Everything simmers together.

The recipe said to cook it a few minutes but I don’t like undercooked eggplant so I cooked it about 10-12. It suggests deglazing the pan with Pernod and Voigner neither of which I had on hand, nor did I have any white wine so I splashed in some Mirin once and a couple splashes of water. Everything softened nicely.

It's a wonderful sidedish, hot or room temp.

At the last minute I added some seeded tomatoes and basil. And more salt and pepper. Oh it’s good.

Playing with Herbs

I cut a variety of herbs this morning…dill, tarragon, parsley, sage and thyme.

Herb vinegars are easy to make. Shove herbs of choice into a jar and topped it off with a white wine vinegar. Let it will sit for a week, then strain out the herbs and voila! I used dill and tarragon this time.

Some of the herbs that didn’t make it into the vinegar were chopped up and added to a rice salad, along with sweet antohi peppers and chopped  red onion (salted first to soften the “bite”). Parsley, a little tarragon and dill season the salad along with salt and pepper and pomegranate olive oil.

Another way to use an overflow of herbs is to make a simple herby sauce. Parsley, capers, shallots, lemon zest and juice, olive oil, salt and pepper are the essentials. Proportions are up to your taste. I make enough to freeze into herb [ice] cubes for use specially on fish, but this sauce perks up everything!

Then the rest of the herbs will just sit for a week and dry. Give them some air… a fan will speed up the process… or just put them in a wide basket and carefully turn them over everyday until they are thoroughly dry.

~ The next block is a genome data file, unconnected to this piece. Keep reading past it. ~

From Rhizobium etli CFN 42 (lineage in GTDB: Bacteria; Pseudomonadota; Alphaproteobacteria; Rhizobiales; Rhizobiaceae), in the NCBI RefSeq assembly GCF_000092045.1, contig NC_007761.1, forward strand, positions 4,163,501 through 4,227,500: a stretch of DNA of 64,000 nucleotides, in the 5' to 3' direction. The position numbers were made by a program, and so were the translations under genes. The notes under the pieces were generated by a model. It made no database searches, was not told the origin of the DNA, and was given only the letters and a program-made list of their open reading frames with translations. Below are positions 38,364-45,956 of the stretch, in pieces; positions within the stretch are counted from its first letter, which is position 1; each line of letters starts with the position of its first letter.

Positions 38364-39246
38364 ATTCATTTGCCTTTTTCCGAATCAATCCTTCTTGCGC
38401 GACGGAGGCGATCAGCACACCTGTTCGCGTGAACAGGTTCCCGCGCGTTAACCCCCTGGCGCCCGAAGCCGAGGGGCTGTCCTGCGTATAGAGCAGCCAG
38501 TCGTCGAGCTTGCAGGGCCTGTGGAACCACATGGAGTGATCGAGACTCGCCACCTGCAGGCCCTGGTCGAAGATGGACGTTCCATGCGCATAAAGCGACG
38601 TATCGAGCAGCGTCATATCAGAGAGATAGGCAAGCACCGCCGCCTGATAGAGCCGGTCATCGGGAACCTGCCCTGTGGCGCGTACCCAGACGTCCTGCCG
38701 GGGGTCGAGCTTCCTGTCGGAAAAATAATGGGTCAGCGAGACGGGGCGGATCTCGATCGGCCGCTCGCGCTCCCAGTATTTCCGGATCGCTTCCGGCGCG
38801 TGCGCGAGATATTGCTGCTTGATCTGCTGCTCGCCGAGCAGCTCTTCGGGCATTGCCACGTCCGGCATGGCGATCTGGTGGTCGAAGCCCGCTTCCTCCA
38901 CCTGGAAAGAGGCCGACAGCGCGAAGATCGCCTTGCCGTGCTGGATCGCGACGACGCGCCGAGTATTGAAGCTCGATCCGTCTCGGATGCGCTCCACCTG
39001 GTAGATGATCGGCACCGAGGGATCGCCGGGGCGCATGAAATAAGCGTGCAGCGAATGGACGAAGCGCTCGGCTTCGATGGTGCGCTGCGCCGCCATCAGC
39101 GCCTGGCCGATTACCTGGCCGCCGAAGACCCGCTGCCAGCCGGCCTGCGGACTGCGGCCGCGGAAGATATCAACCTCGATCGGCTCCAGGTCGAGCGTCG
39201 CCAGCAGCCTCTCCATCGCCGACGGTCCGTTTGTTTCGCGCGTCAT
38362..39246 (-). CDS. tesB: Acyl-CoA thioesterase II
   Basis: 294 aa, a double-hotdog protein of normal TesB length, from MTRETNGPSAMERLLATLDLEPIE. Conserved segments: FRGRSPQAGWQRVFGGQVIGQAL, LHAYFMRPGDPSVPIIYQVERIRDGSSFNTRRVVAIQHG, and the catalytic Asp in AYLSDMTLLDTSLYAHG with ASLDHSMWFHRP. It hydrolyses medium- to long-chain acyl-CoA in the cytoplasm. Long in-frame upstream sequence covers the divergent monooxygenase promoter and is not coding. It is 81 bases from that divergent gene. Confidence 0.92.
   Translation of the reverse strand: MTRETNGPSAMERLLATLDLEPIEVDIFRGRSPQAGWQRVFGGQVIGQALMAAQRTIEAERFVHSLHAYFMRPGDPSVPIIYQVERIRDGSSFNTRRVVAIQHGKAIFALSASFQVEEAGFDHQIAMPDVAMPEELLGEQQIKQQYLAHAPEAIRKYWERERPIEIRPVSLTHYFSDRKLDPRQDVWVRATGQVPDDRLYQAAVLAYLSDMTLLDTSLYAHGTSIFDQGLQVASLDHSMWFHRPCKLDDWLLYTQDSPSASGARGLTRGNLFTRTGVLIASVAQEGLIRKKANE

Taragon and sage drying.

Spring Food

It’s what’s for dinner. A vegan gluten-free crust (not that I have a choice), Paul’s leeks and spring onions and a bag of last-year’s frozen spinach, sauteed with a little dried thyme and nutmeg. Then a couple of Jackie Aubin’s eggs and Gary’s Spring Hill Goat Cheddar from yesterday’s farmers’ market. Add a little ground lamb patties from Adam at Victorian Farmstead and you’ve got a wonderful local meal. We are sure lucky here in Sonoma County.

Brussel Sprouts

It is rather easy to turn this crop of brussel sprouts into a field of stick figures, walking into the distance. This is what brussels look like in February. We have been harvesting sprouts off these plants for months now.

I am sometimes asked for a whole stem, like you see at the grocery store. They are so wonderful to look at. I remember my mom describing a huge floral display at a fancy department store featuring brussel sprout stalks. I suspect that it is very difficult to grow stems like that, organically. They are loved by aphids. The lower leaves are snapped off to give the pests less opportunity to set up shop. And if they do move in, the soap spray is more effective.

Brussel sprout seed is planted in the greenhouse in June and July.  The plants are transplanted in August and September. Harvest begins in late October or November. This field is nearly finished and will be tilled in soon. Especially if this warm weather keeps up. Believe it or not, lots of things, including these sprouts, are pushing to flower now. These plants are in the ground a very long time. Keeping them weeded takes vigilance.

And how do you cook them? Think of them as the small cabbages that they are cook them with that in mind. I like them cut in half and put in a hot skillet with a little oil or bacon fat or ghee. Keep them cooking for 10-15 minutes on low heat until they get a little brown on the bottom. Some people, like my dad, just don’t like them. They’ll never like them, no matter what. I think they pair well with lots of flavors, mustard and lemon, in particular.